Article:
Cluetrain is the product of marketing specialists Rick Levine, Chris Locke, Doc Searles and David Weinberger who posted 95 theses on the virtual doors of the Internet, indicting the corporate world for exercising unforgivable arrogance in the marketplace, and suddenly were getting thousands of hits daily. Perseus Books quickly came up with a handsome offer for Cluetrain, the book.Read more ›
Most Recent Customer Reviews
This book was truly groundbreaking when it first came out. Anyone who read this and used this a resource for inspiration and guidance of their entrepreneurial or business ideas... Read morePublished 15 months ago by Legend
This was a great book, but now it is obsolete, filled with ideas from the late 1990s. The business and technology world has changed, and we all learned. Read morePublished 17 months ago by Larns
Philosophically profound discussions of the changes in our lives brought by the technological marvel that took the world by storm in just a few short years: the Internet. Read morePublished on May 14, 2014 by Kate Jones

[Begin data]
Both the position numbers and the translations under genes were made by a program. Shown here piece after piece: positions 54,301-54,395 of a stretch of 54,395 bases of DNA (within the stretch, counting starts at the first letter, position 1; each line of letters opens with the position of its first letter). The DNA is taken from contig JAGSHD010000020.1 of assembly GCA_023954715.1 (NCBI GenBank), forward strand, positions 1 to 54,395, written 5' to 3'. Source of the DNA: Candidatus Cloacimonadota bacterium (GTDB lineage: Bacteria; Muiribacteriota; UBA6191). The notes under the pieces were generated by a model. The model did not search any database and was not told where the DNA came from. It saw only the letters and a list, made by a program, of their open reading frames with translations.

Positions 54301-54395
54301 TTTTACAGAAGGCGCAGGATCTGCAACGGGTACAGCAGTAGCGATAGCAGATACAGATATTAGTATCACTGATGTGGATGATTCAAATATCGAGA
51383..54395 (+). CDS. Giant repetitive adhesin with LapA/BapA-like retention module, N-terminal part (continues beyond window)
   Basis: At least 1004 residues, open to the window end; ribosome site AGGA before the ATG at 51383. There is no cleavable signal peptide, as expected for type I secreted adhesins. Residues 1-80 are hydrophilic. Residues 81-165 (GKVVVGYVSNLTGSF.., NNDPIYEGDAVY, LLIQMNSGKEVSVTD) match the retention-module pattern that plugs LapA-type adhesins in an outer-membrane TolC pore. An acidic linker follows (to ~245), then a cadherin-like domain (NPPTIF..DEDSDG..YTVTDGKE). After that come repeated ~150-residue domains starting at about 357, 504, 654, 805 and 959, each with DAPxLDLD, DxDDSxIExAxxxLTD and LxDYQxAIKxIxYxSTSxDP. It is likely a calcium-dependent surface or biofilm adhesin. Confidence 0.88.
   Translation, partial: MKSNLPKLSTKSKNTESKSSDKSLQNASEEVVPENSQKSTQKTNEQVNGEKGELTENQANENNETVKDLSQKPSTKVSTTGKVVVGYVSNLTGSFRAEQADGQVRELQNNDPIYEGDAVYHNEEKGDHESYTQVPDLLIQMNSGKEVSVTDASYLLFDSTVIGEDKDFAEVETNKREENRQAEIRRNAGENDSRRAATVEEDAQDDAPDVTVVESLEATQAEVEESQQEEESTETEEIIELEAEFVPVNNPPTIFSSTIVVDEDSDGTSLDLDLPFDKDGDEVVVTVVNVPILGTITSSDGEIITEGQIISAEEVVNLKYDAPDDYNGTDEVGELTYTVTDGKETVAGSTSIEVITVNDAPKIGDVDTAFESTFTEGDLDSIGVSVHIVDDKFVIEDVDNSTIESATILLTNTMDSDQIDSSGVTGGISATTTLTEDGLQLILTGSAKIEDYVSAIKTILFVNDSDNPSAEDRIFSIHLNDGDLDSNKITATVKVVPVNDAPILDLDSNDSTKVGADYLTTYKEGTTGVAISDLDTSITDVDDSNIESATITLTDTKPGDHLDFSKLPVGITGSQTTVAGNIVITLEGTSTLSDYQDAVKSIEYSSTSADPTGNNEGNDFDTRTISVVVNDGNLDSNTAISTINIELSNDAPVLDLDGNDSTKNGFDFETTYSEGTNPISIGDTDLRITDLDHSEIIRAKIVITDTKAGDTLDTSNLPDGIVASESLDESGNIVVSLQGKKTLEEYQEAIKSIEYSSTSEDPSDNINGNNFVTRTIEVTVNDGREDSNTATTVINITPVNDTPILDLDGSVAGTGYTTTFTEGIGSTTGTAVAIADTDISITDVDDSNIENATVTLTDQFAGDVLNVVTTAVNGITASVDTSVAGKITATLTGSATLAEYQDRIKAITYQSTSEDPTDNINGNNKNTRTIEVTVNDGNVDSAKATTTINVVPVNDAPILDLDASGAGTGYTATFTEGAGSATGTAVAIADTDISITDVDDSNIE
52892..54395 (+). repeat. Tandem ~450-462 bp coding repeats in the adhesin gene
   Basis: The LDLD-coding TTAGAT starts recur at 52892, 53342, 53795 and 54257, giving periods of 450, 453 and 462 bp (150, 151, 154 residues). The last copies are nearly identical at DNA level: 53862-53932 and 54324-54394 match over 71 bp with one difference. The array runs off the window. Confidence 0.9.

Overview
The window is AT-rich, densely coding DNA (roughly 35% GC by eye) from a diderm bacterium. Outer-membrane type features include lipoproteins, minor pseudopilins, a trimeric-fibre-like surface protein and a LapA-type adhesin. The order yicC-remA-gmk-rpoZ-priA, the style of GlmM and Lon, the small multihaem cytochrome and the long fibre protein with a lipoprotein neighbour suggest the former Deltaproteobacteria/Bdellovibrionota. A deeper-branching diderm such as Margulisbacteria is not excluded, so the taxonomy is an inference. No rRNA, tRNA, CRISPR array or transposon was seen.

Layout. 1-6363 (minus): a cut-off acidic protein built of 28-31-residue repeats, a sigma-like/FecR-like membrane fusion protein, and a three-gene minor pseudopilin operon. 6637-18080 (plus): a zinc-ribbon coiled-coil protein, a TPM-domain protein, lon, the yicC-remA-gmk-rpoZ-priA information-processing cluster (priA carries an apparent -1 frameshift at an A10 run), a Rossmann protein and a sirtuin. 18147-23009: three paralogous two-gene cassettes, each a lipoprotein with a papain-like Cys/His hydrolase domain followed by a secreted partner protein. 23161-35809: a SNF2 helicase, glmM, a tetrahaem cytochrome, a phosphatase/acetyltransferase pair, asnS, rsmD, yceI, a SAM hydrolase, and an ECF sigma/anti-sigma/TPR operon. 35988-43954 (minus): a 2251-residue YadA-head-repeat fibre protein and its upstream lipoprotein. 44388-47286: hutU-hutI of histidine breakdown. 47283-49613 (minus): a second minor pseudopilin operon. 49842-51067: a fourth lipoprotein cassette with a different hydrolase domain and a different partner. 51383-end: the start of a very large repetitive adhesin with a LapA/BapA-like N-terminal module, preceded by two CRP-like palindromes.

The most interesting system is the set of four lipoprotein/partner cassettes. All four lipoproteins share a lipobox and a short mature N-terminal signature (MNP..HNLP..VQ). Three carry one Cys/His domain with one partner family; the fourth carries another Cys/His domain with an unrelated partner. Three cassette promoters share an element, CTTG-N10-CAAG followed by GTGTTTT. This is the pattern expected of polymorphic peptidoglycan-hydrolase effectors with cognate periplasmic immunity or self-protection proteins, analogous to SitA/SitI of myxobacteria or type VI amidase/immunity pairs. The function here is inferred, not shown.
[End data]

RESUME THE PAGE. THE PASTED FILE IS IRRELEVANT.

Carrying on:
Cheap and a decent read. I guess the fact that the whole text can be found online make it a better option than paying for it here.Published on April 28, 2014 by Jonathan Havey
the book is still relevant after some 13 years, in fact it may be more so, that is what makes something a classic. Read morePublished on November 17, 2013 by Nancy Peace
To start with, the book has some incredible authors with high levels of experience in this field, and definitely know what they're talking about however, by the end, one wonders if... Read morePublished on September 17, 2013 by Thomas Crockford
So much of what is in The Cluetrain Manifesto is common-sense but the fact that the prevailing attitudes in business are at odds with it means that it had to be written. Read morePublished on June 18, 2011 by For Better For Worse
A great book for those that want to come to some conclusions about social media and a web-driven world before they start down a misaligned and/or ineffective path. Read morePublished on May 14, 2009 by Shannon D. Barnes